‘It’s alright!’ It was a long time ago.’ She said with a poker face. They remained silent. She got up, poured herself a glass of water and drank it in one go. Placing the empty glass back on the table, she started again, ‘I still remember the way I wept, though. I was heartbroken. The doctor said it was normal. There was nothing to worry. I hated her for saying that. I cursed her while coming back home. That emotionless bitch!’ I was really angry, you see. He nodded.

‘We took a break for three months. Doctor said so. By the time, we were back in the mood to plan a baby, it was Christmas again. Can you believe it… a year passed and we were still a childless couple? It saddened me. I felt hollow inside.’ She paused. He could see some shine in her eyes. The one that you get one your eyes are wet with tears. He didn’t say anything. She didn’t say anything too. It was an empty moment in their conversation which was filled with a silent understanding.

‘But hey, that didn’t dampen our Christmas spirit. We attended a lot of parties that year. It snowed heavily. It was a perfect holiday season. I still have pictures on my laptop if you want to see,’ she changed the tone to a happy one. ‘Yeah, sure.’ ‘So, when did you get pregnant?’ He wanted to hear the complete story now.

‘I bought the ovulation test again in January. We tried, and it was in May that I missed my period. It was just a day over my due date, but I knew I was pregnant. I had similar signs that I had from my last pregnancy. I bought the pregnancy test from Walmart on my way back from Office. I took the test as soon as I reached home and well, I was pregnant.’ She said with a smile. ‘But I was scared this time. I didn’t celebrate it either. I kept it a secret till 4th month. Till the doctor said everything is ok and I started showing.’ ‘That’s good! You were pregnant, finally.’ He felt the story has reached a happy end… till she said, ‘No!’

‘No!’ he repeated.

‘Well, I was pregnant. But being pregnant and ‘delivering a baby’ are two different things. And there is a lot that can happen in nine months. I was nearing my fifth month of pregnancy, and I was in the office when I started bleeding. I rushed to the bathroom and there was blood. A lot of blood. I screamed, I cried. I was sure I lost the baby. Someone called the ambulance, and I was rushed to the emergency. I was crying and screaming the entire time. They told me to stay calm and I told them to fuck off. Yeah, I said that. They must be stupid to say ‘calm down’ to a pregnant-childless-bleeding woman. I was hysterical.’ Her restlessness was evident from her body language as if she could still feel the agony. He wanted to get up and give her a hug. He really wanted to. But didn’t get up. Instead, he looked away.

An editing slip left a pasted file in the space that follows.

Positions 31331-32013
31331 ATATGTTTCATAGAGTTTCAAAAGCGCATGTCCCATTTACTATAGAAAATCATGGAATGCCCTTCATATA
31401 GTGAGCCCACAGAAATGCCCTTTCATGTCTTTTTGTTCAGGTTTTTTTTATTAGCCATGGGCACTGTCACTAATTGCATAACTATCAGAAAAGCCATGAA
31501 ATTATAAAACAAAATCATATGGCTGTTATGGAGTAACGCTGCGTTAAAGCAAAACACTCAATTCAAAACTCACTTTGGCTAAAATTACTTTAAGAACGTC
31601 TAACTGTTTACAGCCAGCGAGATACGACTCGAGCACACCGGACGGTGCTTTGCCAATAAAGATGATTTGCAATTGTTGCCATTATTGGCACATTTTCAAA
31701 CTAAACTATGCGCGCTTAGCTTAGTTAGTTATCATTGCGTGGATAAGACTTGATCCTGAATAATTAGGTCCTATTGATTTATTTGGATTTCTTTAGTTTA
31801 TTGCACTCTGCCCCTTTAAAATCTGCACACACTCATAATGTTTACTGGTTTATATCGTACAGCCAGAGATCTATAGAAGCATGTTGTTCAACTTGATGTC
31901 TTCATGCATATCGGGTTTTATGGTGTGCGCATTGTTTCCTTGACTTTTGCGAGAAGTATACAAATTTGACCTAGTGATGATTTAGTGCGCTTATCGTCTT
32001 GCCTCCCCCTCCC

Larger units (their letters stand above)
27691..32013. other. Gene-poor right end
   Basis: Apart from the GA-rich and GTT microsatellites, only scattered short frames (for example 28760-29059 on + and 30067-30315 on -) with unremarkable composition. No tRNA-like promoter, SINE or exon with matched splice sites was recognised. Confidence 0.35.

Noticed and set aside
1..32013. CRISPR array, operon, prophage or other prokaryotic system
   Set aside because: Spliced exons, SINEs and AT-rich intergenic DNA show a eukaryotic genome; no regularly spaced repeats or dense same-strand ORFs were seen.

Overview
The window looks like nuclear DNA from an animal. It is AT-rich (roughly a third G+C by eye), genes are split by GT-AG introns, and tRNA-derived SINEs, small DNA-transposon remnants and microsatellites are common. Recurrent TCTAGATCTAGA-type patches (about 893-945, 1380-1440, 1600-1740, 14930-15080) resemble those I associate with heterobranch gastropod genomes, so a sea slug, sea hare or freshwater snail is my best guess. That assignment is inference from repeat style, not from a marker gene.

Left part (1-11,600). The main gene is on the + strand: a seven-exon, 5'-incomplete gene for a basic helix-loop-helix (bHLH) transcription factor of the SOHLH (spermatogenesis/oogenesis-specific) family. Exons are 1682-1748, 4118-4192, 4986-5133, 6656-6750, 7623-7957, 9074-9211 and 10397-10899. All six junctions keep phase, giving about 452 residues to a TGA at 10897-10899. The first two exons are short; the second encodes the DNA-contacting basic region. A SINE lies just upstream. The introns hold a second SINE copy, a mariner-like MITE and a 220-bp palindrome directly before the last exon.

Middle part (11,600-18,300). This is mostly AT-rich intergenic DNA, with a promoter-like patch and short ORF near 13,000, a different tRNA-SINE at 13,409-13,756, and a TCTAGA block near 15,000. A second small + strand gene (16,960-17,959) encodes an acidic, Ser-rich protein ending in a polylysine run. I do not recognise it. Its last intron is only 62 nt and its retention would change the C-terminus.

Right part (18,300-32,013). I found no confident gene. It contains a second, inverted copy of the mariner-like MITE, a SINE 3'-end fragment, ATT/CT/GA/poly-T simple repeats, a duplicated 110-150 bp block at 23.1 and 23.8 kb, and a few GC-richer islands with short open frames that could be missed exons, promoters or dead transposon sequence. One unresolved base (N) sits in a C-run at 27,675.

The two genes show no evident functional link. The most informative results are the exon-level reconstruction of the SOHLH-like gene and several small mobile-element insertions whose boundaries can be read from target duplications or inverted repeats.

‘Do you want to hear the rest of the story?’ She felt he was exhausted from the emotional outpour. ‘Yes, yes. I want to.’ He said looking at her.

‘Ok. I was in the room and bleeding had stopped. They gave me injections. They did the ultrasound. It was retroplacental bleeding, the doctor said. Nothing major. It happens when someone is under a lot of stress. They recommended the bed rest and sent me home. Everyone was worried. My parents and in-laws rushed the next day. I took leave from office. It was a very tense time for our family. Five months along and bleeding. The fifth month of pregnancy is the safest, they say.’ She chuckled. ‘Ask me, fifth month onwards my real misery began. I was bed-ridden, off-work and surrounded by two pesky and over-caring mothers. Too love care can be suffocating, I tell ya!’ She said and flicked her hair.


‘My mother stayed with me throughout my pregnancy. It was difficult with each passing day. I bled when I exerted. So, I was in bed for the rest of the time.’ ‘Must be difficult for you.’ ‘Yes, very,’ she continued. ‘It was in the eight months that I reacted to the sudden buzzing of the cell phone and slipped. My water broke and I was rushed to the hospital. They did the C-section, and we welcomed a premature baby boy in our lives.’ They both smiled at the mention of a newborn. It was as if the news just broke.

‘So, that’s how our son came into the world. But, where was I the whole time?’ He asked with a hint of concern. He wanted to feel important. He wanted to be a part of it.